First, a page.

An Overview of Spatz3-The World’s First Adjustable Gastric BalloonAugust 25, 2022
For people who are overweight, but either do not qualify for bariatric surgery or wish to pursue a less invasive approach, the Spatz3 adjustable gastric balloon is a great option. The balloon is saline filled and is inserted with an upper endoscopy under sedation. No incisions, general anesthesia, or a hospital stay is required.
The balloon is indicated for patients with a body mass index (BMI) between 30 and 40. There have been many different gastric balloons in the United States over the years, but this is the first one that is adjustable. The nonadjustable gastric balloon, the Orbera balloon, (as well as the ReShape and Obalon- which are both no longer available in the US) must be removed in six months according to the FDA. The Spatz3 balloon, however, is approved by the FDA to stay in for up to 8 months.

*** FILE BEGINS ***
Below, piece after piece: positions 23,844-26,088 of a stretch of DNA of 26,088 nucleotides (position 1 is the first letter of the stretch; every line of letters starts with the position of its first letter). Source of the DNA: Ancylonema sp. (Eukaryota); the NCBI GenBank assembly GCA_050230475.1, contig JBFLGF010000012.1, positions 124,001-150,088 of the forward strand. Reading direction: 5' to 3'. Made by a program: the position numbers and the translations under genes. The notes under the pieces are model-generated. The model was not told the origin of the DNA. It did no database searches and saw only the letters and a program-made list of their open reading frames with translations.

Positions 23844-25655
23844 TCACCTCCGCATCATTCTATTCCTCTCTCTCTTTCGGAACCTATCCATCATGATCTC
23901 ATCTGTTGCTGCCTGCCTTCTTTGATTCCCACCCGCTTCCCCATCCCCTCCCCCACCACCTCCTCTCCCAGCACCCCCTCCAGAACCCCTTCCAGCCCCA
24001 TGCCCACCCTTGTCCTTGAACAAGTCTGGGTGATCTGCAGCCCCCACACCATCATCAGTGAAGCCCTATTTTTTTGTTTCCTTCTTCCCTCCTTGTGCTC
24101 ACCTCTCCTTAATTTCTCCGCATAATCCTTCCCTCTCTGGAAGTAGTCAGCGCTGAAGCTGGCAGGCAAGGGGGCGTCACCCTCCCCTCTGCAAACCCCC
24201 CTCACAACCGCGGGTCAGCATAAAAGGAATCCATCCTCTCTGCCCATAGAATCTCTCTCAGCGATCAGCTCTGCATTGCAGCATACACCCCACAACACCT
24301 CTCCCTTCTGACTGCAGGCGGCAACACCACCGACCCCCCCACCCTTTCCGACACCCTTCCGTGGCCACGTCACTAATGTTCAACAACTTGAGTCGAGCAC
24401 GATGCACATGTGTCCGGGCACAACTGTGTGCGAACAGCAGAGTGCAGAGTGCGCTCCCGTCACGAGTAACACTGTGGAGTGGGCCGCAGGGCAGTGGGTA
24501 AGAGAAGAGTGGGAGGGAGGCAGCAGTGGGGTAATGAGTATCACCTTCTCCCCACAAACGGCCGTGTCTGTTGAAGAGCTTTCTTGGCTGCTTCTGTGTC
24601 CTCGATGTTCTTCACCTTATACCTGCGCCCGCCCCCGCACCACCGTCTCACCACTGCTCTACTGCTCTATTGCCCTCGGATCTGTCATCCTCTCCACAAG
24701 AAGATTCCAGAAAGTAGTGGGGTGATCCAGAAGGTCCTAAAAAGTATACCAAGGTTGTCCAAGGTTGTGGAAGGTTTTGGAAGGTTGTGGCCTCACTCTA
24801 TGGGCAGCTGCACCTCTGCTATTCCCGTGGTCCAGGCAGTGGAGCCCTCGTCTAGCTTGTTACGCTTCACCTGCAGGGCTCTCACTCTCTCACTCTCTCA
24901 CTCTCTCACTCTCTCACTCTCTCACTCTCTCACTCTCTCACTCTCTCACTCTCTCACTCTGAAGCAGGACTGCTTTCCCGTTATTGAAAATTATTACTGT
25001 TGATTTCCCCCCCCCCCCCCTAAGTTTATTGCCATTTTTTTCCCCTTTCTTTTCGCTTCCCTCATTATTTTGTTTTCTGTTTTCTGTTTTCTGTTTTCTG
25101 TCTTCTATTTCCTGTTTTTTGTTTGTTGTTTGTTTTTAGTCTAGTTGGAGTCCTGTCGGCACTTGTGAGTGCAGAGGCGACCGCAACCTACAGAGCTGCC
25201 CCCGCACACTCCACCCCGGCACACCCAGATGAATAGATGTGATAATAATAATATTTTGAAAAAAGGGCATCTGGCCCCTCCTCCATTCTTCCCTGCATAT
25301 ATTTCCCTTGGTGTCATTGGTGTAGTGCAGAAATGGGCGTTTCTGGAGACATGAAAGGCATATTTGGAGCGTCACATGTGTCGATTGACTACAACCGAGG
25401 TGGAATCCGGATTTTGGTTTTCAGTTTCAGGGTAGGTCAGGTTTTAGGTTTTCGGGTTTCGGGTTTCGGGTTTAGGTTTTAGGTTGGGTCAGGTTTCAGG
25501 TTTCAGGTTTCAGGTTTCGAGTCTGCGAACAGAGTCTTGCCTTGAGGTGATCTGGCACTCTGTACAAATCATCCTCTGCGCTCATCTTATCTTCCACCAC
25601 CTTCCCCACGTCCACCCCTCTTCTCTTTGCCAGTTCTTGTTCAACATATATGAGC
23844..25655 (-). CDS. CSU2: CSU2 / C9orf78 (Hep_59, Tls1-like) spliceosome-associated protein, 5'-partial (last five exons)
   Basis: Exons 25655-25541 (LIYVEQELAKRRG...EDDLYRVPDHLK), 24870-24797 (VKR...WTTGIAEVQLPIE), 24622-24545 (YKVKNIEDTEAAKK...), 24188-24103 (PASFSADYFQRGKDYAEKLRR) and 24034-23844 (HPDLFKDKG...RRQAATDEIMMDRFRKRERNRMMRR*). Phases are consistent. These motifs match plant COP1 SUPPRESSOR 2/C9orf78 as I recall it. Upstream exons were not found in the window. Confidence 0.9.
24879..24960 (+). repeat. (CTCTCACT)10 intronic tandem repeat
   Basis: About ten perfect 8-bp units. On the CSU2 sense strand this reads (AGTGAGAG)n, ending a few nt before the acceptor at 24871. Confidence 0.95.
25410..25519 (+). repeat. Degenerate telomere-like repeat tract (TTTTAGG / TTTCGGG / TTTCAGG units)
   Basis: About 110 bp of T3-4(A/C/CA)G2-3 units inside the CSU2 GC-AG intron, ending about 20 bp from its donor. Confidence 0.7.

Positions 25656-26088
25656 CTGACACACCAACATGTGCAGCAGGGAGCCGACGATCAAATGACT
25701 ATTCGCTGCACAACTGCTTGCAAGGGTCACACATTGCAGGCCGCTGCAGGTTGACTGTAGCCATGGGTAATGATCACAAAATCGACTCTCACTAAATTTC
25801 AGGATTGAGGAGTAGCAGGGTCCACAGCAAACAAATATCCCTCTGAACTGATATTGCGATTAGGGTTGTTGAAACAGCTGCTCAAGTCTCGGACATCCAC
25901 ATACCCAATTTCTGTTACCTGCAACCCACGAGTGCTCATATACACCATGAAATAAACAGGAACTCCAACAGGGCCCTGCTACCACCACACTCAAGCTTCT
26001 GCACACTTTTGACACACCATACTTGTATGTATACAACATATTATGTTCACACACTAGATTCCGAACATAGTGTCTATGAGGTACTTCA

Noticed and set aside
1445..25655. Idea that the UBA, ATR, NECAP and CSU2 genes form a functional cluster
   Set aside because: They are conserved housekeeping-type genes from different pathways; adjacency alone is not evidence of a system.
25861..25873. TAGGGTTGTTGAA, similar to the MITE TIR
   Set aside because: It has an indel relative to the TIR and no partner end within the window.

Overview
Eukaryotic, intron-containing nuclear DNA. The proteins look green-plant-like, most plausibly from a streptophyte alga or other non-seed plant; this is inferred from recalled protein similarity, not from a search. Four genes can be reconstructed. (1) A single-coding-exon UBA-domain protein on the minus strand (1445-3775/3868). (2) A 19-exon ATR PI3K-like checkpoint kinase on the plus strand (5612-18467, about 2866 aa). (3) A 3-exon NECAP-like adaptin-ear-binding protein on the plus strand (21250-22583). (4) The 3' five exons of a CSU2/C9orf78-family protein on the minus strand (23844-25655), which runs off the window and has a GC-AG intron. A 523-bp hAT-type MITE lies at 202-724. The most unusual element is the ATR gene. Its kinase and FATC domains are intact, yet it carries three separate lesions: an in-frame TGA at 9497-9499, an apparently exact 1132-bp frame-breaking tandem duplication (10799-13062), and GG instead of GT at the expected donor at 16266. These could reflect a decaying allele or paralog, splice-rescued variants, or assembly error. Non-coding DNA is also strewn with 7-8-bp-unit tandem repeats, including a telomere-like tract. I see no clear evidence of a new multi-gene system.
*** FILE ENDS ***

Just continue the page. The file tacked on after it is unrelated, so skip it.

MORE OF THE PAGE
The Spatz3 balloon is only available at specific centers in the US and only under the supervision of a post approval FDA study.
This means that the balloon is fully FDA approved, but they are still collecting a larger set of data (de-identified) before it is available to all surgeons and gastrointestinal doctors. Thus, a physician that is inserting a Spatz3 balloon is an expert in the field! They will do a basic assessment and make sure that a patient meets criteria for the balloon and does not have a contraindication (such as a previous surgery on the stomach like a sleeve gastrectomy or a surgery for acid reflux).
How Do Gastric Balloons Work?
Gastric balloons work in two main ways. The first is that by physically occupying space in the stomach, they help a patient learn portion control. After a balloon is inserted, there is less room in the stomach for food and fluids and the patient feels the full sensation after a smaller meal. The other way they work is that the balloon creates a partial blockage of the stomach, slowing the gastric emptying. This also contributes to a longer period of “feeling full” or satiety.